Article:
Reading my Lapham’s Quarterly – Book of Nature, I came across “Main Street” by Nathaniel Hawthorne. As this very blog is a testament, I am fascinated by the passage of time and it seems Mr. Hawthorne sees it in much the same way and was as enthralled by it as I.
Here are my favorite entries from “Main Street” by Nathaniel Hawthorne:
In my daily walks along the principal street of my native town, it has often occurred to me that if its growth from infancy upward, and the vicissitude of characteristic scenes that have passed along this thoroughfare during the more than two centuries of its existence, could be presented to the eye in a shifting panorama, it would be an exceedingly effective method of illustrating the march of time.
He goes on to explain how a puppet show might accomplish this and then begins with a description of the first scene.
This is the ancient and primitive wood – the ever-youthful and venerably old-verdant with new twigs yet hoary, as it were, with the snowfall of innumerable years that have accumulated upon its intermingled branches. The white man’s axe has never smitten a single tree, his footstep has never crumpled a single one of the withered leaves, which all the autumns since the flood have been harvesting beneath.
He continues to describe the ancient, un-spoilt land until enter a few Native Americans. My favorite passage here is this:
But greater would be the affright of the Indian necromancer if, mirrored in the pool of water at his feet, he could catch a prophetic glimpse of the noonday marvels which the white man is destined to achieve; if he could see, as in a dream, the stone front of the stately hall, which will cast its shadow over this very spot; if he could be aware that the future edifice will contain a noble museum where, among countless curiosities of earth and sea, a few Indian arrowheads shall be treasure up as memorials of a vanished race!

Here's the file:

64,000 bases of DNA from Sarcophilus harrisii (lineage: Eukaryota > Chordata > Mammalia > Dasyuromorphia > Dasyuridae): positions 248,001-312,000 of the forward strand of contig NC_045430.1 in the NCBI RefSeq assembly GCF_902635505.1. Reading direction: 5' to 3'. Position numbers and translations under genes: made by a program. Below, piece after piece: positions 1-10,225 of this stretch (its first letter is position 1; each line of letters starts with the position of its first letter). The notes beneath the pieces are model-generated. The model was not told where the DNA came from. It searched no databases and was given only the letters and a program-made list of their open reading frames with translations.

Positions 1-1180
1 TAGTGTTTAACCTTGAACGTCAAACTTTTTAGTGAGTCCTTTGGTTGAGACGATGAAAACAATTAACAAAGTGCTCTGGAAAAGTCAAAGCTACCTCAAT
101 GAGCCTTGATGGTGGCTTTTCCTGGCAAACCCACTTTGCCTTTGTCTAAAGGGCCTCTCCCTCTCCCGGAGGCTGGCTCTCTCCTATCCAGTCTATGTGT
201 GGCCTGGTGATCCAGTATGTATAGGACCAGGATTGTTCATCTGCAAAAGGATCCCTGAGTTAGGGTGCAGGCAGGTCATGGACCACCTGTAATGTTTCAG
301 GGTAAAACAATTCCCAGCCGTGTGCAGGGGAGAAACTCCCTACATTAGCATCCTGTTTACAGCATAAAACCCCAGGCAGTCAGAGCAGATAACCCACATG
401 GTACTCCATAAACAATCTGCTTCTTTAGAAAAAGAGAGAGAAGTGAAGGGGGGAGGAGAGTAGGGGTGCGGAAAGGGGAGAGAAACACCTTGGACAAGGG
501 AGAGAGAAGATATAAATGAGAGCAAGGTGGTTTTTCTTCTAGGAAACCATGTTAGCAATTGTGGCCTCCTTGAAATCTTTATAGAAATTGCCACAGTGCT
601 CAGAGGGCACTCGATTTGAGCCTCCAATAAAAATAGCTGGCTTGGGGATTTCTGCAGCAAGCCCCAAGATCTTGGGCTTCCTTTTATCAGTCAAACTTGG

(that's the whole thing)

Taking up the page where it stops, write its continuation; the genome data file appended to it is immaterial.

No such forebodings disturb the Squaw Sachem and Wappacowet. They pass on beneath the tangled shade, holding high talk on matters of state and religion, and imagine, doubtless, that their own system of affairs will endure forever.
As I wrote the quotes above I was reminded that I had written something similar earlier this year about Lake Tahoe. Here is a quote of mine from this very blog: http://www.mcurtin.com/2016/03/journal-entry-3-10-2016/
On this trip I had learned that Lake Tahoe wasn’t inhabited until the 1800s except for perhaps a few small Indian tribes who came to trade with each other only in the past 300 years or so. To see the grandeur of Lake Tahoe, it’s uncountable, innumerable boulders and pines, and breathtaking mountain slopes leaves me awestruck. To further think that there was nobody here for most of history, only a few animals, makes me want to travel back in time and sit on a mountain ledge overlooking the lake in quiet meditation. I would sit in meditation from the end of the last ice age and watch the lake be formed while the melting ice released many ton boulders all over the landscape. I’d hear the wind rustling through the pines on a beautiful summer day just after I heard the snow falling off them as it began to melt at the end of winter. I’d notice the generations of bears as new ones are born while the aged ones die off in an endless pattern, repeating itself decade after decade and century after century.
I would welcome the Indians who come in spring to trade with their neighbors on the other side of the mountain range. They did not linger as winter was unforgiving. It would only be with the arrival of the first white man, who would go on to subsequently decimate the landscape that I would end my meditation and turn to the current year. A year which if I ride my mountain bike to a very remote part of the mountain trail and pause in thought; that I can repeat my journey and in a moment, experience thousands of years of solitude in the timeless landscape that is Lake Tahoe.